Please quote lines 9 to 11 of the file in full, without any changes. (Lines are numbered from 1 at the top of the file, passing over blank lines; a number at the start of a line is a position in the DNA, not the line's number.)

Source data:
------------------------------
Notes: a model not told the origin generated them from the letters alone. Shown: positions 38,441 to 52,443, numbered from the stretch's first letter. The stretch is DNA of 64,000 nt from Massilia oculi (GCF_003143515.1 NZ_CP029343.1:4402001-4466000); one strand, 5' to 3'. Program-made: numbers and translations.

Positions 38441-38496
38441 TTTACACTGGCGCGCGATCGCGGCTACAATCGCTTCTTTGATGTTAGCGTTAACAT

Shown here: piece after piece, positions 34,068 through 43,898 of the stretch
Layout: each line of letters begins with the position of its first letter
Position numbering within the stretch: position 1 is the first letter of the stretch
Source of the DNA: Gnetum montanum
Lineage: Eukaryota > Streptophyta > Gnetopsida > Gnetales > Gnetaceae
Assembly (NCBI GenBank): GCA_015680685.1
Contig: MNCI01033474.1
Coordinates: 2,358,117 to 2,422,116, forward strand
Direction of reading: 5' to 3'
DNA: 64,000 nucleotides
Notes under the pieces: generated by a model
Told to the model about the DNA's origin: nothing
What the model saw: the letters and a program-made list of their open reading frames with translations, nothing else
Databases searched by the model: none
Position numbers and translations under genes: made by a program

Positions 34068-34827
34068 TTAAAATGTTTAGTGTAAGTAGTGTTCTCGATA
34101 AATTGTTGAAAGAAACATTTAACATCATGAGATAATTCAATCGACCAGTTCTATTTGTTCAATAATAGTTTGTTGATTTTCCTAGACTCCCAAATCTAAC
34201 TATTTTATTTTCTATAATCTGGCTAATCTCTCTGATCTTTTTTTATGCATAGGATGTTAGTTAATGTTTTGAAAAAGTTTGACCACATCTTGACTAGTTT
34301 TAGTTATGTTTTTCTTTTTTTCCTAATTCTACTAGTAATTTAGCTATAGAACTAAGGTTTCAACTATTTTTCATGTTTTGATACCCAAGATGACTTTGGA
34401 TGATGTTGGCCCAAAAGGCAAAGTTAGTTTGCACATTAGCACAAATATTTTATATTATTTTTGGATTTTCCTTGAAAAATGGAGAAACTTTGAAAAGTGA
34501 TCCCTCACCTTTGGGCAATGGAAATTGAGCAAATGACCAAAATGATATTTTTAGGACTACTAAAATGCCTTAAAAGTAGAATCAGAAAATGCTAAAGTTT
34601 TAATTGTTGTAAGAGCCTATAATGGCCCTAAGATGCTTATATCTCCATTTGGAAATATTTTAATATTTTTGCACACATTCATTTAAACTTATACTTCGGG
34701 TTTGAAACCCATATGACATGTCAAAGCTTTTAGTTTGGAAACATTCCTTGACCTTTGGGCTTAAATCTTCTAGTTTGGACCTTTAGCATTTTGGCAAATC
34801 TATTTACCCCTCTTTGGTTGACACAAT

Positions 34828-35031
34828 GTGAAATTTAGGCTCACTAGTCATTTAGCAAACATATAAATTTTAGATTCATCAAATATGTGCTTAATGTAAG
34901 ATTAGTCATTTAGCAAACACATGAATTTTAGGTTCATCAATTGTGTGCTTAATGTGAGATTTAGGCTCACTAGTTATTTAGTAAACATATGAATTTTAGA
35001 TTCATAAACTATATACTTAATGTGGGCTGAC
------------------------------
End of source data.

Assembly (NCBI GenBank): GCA_015680685.1
Contig: MNCI01033474.1
Coordinates: 2,358,117 to 2,422,116, forward strand